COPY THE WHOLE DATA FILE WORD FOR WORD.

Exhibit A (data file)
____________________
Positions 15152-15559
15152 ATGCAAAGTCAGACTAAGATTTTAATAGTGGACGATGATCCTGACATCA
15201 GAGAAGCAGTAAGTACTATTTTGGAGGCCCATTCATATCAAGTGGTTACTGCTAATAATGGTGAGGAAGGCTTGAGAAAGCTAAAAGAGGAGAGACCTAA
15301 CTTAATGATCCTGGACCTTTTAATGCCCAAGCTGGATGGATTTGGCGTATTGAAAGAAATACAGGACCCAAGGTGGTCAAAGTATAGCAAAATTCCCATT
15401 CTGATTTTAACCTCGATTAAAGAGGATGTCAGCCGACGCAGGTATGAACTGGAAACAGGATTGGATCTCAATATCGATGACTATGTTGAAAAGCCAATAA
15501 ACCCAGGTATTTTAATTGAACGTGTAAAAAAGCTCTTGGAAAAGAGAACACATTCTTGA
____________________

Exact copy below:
Positions 15152-15559
15152 ATGCAAAGTCAGACTAAGATTTTAATAGTGGACGATGATCCTGACATCA
15201 GAGAAGCAGTAAGTACTATTTTGGAGGCCCATTCATATCAAGTGGTTACTGCTAATAATGGTGAGGAAGGCTTGAGAAAGCTAAAAGAGGAGAGACCTAA
15301 CTTAATGATCCTGGACCTTTTAATGCCCAAGCTGGATGGATTTGGCGTATTGAAAGAAATACAGGACCCAAGGTGGTCAAAGTATAGCAAAATTCCCATT
15401 CTGATTTTAACCTCGATTAAAGAGGATGTCAGCCGACGCAGGTATGAACTGGAAACAGGATTGGATCTCAATATCGATGACTATGTTGAAAAGCCAATAA
15501 ACCCAGGTATTTTAATTGAACGTGTAAAAAAGCTCTTGGAAAAGAGAACACATTCTTGA